If you have been keeping up to date you know I went through a bit of a shoe crisis a few months back. The footwear I was using was being discontinued (big shocker there!) and I thought I would try something different. I experimented with a few pairs and then ended up finding something. The shoe that seemed to solve the problem was a pair of Altra Superior 2.0. The shoes were great, in fact they still are my second favorite pair of running shoes. When I ordered my last replacement pair I decided to try something with a little more cushion, hoping to find something that would be suitable for some backpacking trips also. Enter the Altra Lone Peak 2.5.
Initial Impression- The Lone Peak 2.5 is a close cousin of the Superior 2.0. Altra has three different trail shoes with varying amounts of cushion. The Superior being the minimalist model, the Lone peak being the middle of the road and the Olympus being the maximum cushion. Basically the shoes have very similar design but with minor tweaks. The Lone Peaks have a stack high of 25mm which is an additional 4mm over the Superior 2.0. The shoes thus weigh a little over an ounce more. The Lone Peak also uses a different material for the upper that appears to be more durable then the material used on the Superior. The tread pattern is also different and uses a combination of forward and backward facing arrows instead of the more rectangular lugs on the Superior.
The fit of the shoe is very similar to the Superior 2.0 with a few minor exceptions. Since Altra altered the fit of the Superior I now make contact with toe box on hard descents. In comparison the Lone Peaks feel more spacious in the toebox. Although minor the added 4mm of cushion is noticeable. Overall my initial impression of the shoe is positive, but only the miles will tell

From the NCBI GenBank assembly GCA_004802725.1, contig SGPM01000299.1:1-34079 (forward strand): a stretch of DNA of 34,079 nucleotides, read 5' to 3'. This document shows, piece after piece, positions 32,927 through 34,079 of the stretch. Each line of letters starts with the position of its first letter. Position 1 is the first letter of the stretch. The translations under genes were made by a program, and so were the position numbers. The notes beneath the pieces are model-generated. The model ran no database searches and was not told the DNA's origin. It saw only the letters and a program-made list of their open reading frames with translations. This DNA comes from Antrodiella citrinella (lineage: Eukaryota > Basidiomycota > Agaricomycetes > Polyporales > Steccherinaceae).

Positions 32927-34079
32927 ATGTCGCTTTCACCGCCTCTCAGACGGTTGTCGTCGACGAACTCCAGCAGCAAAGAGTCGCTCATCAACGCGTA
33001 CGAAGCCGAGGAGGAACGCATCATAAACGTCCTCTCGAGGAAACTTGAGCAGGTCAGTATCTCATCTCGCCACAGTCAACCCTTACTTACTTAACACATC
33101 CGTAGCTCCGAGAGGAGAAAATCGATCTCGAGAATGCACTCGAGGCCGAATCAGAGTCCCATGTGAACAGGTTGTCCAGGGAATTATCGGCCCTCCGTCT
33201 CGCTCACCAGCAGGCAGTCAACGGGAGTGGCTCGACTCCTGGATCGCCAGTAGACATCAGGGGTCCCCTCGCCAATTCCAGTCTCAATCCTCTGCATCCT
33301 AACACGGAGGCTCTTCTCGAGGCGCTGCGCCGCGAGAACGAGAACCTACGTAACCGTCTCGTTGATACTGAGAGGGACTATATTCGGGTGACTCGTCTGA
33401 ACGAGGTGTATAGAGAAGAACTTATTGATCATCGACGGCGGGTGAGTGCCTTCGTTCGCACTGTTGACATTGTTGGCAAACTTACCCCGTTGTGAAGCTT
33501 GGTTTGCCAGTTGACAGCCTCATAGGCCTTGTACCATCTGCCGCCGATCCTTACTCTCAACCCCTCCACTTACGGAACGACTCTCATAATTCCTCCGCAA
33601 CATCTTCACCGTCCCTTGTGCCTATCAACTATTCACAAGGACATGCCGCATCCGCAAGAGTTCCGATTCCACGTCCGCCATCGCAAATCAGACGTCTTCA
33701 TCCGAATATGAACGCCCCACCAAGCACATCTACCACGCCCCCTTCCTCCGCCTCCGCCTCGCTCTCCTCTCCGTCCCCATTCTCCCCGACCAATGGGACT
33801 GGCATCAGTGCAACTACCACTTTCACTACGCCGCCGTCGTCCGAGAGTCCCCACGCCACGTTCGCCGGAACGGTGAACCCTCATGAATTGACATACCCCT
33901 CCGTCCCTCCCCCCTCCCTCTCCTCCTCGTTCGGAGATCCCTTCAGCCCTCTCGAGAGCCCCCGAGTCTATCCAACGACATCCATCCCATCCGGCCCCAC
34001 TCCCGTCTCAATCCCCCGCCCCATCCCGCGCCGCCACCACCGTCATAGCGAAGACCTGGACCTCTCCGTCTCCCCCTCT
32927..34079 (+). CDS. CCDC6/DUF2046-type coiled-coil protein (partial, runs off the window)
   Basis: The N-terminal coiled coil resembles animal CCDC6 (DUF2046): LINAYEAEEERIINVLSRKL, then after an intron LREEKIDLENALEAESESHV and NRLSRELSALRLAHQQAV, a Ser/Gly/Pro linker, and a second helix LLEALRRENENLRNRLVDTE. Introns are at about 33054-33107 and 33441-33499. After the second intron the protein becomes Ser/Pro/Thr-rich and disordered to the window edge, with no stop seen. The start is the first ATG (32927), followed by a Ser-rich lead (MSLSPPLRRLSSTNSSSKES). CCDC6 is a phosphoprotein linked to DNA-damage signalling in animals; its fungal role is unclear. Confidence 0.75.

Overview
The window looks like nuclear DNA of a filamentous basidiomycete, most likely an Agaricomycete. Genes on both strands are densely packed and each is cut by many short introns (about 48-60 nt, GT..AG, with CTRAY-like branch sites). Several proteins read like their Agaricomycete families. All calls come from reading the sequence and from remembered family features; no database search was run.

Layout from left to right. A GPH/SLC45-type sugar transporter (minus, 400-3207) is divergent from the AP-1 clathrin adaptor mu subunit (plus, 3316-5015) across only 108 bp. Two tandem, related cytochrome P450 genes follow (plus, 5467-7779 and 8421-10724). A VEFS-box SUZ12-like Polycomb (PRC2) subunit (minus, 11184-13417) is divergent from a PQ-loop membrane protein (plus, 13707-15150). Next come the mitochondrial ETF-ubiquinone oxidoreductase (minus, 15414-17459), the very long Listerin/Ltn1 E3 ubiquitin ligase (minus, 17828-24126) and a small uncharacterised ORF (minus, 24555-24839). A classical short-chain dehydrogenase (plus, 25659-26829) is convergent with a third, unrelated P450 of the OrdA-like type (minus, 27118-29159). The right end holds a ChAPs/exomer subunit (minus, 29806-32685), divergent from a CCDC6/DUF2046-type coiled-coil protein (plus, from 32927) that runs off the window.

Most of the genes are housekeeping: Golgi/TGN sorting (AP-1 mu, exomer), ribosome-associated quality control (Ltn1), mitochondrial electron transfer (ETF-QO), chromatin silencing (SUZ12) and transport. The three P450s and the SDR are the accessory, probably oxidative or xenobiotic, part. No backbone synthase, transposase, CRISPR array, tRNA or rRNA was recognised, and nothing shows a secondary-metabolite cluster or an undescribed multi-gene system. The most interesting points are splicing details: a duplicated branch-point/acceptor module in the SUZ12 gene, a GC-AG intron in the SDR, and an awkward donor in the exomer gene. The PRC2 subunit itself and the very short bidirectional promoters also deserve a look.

Use- The first time I put these shoes on and headed out the door I knew I had just replaced my Superiors. The generous room in the toebox combined with the 4mm of added cushion created a pillow soft ride. Because of the stack height I had some concerns about the stability in technical terrain. My concerns were accurate as there have been multiple times where too much lateral movement occurs and I become unstable. This has only happened a few times and has only caused a brief 'oh shit' moment, before returning to my previous mental state. The upper material seems to be holding up much better then the Superior 2.0s. The Lone Peaks have around 243 miles on them and the upper appears brand new, even after multiple snags on rocks. The heel of the Lone Peak is slightly larger then the Superior and thus I experienced some movement in the heel. Often times I will need to readjust the lacing after a few miles to minimize movement at the heel. As with the Superiors the Lone Peak has a Trail Rudder. The Rudder on the Lone Peak is less pronounced and thus more ascetically pleasing then the Superior. The tread pattern seems to be of equivalent traction. Over all the tread seems to be wearing at a slower rate with the exception of lugs at the toe tearing off prematurely.
Final Thoughts- I bought both a pair of Lone Peaks and a pair of Superiors at the same time. The Lone Peaks have well over 240 miles while the Superiors are patiently waiting to break 20 miles. Basically the Lone Peaks have quickly become my favorite shoe to date. The shoe is superior to the Superiors (see what I did there, haha) in many ways. The fit, materials and added stack height give the Lone Peaks the advantage on those long runs over rough terrain. The Superiors still have their place in my arsenal as a fast, light shoe where is speed is the primary focus. If you have to buy just one shoe for running, hiking, and backpacking I would recommend the Lone Peak 2.5. The shoe is also available with a waterproof upper if thats your thing. Find out more about the shoe at Altra's website.
*These shoes were purchased for testing.